click to enlarge COVER How to help
Nathan Poppe / Curbside Chronicle / provided
One way to help is to volunteer your time to one of the many nonprofit organizations in Oklahoma.
Homelessness is complex, but here are some immediate ways and best practices that anyone can do to help end homelessness in OKC.


People who are experiencing homelessness are people. How would you normally treat someone you pass on the street? Instead of avoiding eye contact, acknowledge one another. Smile. Say hello. Wave. Treat people with respect. One of the goals of this magazine is to give people who might not normally interact, a positive opportunity to do so. Simple acts of kindness can go a long way in helping a person feel valued and welcome in the community.


Homelessness is a symptom of many problems. There are big societal issues that need to be addressed to end it. That takes the public getting involved. Speaking to city council, state and U.S. representatives about issues like affordable housing, mental healthcare, education and criminal justice reform are an important piece of the puzzle. And advocacy doesn’t stop with elected officials. Help advocate and educate people in your circles of influence, too.


This is a good place to start. Monthly, Curbside Chronicle shares personal stories from people who have experienced homelessness. We believe that by getting to know people — their backgrounds, their experiences, their likes and dislikes — you can start to see them as your neighbor rather than an issue. People become homeless for a variety of reasons. One of the initial steps you can take is trying to understand how they got there in the first place.


If you’re a landlord or in a position to hire people, examine your policies and personal biases. Sometimes a mistake someone made decades ago still prevents them from getting a job or stops a landlord from selecting their application. Business owners have to protect themselves and balance risk, but sometimes their policies can prevent people from getting ahead in life. We work with people who committed a crime at age 20 and are still being denied jobs at age 40, despite a clean record since. Not many of us want to be judged by our past, but some people can’t get away from it.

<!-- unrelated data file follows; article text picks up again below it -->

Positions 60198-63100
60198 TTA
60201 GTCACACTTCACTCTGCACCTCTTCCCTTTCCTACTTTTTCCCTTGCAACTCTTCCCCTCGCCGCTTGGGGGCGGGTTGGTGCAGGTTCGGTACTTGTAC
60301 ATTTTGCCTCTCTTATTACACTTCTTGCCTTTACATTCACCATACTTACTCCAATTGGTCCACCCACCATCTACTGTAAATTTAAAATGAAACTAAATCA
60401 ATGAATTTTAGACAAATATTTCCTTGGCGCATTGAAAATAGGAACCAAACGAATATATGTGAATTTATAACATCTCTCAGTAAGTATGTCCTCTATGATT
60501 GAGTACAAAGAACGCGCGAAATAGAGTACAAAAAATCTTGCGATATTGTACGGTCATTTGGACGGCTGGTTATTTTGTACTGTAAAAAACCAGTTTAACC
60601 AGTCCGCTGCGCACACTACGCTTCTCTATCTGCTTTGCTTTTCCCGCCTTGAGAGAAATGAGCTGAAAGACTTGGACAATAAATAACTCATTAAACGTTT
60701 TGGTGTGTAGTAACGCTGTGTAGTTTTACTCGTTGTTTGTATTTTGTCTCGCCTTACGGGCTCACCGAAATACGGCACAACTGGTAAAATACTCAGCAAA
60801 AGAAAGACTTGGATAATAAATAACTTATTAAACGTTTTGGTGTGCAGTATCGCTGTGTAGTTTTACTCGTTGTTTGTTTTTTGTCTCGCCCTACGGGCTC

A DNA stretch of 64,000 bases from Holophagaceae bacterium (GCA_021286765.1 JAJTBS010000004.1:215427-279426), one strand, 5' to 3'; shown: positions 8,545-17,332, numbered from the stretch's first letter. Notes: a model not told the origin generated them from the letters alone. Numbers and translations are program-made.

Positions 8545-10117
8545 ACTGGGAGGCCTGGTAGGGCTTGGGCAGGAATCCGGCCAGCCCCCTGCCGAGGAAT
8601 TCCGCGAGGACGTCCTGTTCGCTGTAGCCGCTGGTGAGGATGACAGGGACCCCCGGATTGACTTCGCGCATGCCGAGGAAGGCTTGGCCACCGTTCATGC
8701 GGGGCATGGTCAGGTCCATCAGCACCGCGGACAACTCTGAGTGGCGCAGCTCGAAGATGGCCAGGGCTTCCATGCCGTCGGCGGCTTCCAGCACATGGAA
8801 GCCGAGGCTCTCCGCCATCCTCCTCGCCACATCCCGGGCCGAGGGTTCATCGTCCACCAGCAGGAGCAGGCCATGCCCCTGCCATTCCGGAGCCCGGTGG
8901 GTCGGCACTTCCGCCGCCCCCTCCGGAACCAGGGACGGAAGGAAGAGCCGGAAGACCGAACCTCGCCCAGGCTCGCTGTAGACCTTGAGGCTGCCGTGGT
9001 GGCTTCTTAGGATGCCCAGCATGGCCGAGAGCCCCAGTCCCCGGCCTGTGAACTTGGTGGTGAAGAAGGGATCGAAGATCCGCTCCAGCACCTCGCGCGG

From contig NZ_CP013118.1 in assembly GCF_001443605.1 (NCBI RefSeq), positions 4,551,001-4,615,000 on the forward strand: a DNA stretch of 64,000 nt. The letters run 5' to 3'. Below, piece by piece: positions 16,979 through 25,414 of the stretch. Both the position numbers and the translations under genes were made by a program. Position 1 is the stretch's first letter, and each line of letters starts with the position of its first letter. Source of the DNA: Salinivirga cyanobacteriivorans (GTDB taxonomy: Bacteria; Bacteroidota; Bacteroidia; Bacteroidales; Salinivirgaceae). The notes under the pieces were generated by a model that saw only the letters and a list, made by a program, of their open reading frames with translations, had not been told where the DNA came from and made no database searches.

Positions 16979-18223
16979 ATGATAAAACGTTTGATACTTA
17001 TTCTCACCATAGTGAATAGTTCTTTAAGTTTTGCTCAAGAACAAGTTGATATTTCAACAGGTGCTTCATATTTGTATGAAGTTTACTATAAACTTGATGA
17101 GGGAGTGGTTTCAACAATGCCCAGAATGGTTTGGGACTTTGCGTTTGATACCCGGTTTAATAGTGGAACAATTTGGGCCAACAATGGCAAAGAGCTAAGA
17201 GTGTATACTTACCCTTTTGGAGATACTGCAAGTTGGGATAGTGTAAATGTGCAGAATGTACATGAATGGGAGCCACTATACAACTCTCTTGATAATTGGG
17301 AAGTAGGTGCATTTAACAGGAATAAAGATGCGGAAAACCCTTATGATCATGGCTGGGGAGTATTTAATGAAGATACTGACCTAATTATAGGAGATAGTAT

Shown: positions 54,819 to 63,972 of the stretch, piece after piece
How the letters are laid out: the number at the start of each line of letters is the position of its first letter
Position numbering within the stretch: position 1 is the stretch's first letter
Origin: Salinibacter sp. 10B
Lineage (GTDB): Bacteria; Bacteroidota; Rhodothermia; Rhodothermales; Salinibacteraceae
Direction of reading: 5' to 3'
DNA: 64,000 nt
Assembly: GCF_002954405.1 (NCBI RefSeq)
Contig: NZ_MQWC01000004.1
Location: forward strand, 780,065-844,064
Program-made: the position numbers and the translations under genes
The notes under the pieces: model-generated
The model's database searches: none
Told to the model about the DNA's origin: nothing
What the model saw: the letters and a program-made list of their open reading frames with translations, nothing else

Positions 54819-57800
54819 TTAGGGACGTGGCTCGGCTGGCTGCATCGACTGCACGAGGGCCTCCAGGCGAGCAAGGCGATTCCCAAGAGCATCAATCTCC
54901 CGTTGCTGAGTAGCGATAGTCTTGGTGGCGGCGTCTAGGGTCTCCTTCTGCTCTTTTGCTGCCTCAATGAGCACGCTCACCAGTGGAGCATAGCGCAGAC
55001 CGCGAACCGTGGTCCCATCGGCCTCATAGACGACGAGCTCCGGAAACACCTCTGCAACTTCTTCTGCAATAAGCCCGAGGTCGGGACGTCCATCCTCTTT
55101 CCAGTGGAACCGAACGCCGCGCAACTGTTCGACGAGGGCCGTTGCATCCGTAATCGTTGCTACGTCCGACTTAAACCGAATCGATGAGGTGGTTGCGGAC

Sometimes people can unintentionally do harm or put themselves at risk. Offering to help people and not being able to follow through can make it more challenging for professionals to establish relationships and build trust with a person. While we are strong advocates for being kind and welcoming to everyone, some things are better left to the professionals. We do not advise bringing strangers into your home or venturing into people’s camps. Organizations have trained social workers and counselors, and some things are better left to the experts to handle.


Homeless-serving organizations need all kinds of donations — from the obvious food and hygiene items to bus passes for transportation. Think about some of the common things you need — socks and underwear are biggies that people don’t always think to donate. In the summer, it might be sunscreen, bug spray and allergy medicine. In the winter, it could be blankets, coats and gloves. Consider picking up an extra pack of toilet paper, cleaning supplies or bandages next time you’re at the store. Individuals can make a difference by spending just a few dollars or looking through their cabinets for things they no longer need.

While we strongly encourage people to donate items nonprofits need and ask for, we would be remiss if we didn’t warn of donating unusable items. That dirty, holey t-shirt or empty sour cream container is going to waste time, space and resources that many nonprofits can’t spare.


You probably get tired of hearing this, but in order to help people, nonprofits need your financial support. Initiatives like Housing First work, but they are limited by an organization’s capacity to pay for housing and case management. Every dollar counts no matter if you have $5 or $5,000 to give. It costs a community less to house someone than to leave them on the street.


There are literally thousands of nonprofits in Oklahoma that need assistance. Offer your specific skills and talents or be willing to roll up your sleeves and get dirty.


Instead of going out trying to reinvent the wheel or do something that isn’t really helpful, ask your favorite nonprofit what they really need. It’s also important to be understanding. Many local nonprofits are stretched thin. A slow response time or limitations on how many volunteers they can manage doesn’t mean the organization doesn’t want or need your assistance. Oftentimes, their administrative capacity is limited.

If your church or organization is doing outreach or offering services to people experiencing homelessness, contact homeless-serving nonprofits like the Homeless Alliance to get looped into the coordinated system and work together.

Editor’s note: This article is part of a collaborative project about homelessness in Oklahoma City by The Curbside Chronicle, Oklahoma Gazette and Big If True. This project is funded through a grant by Inasmuch Foundation and Ethics & Excellence in Journalism Foundation facilitated by Center for Cooperative Media at Montclair State University. For other content in this series, visit, and

  • or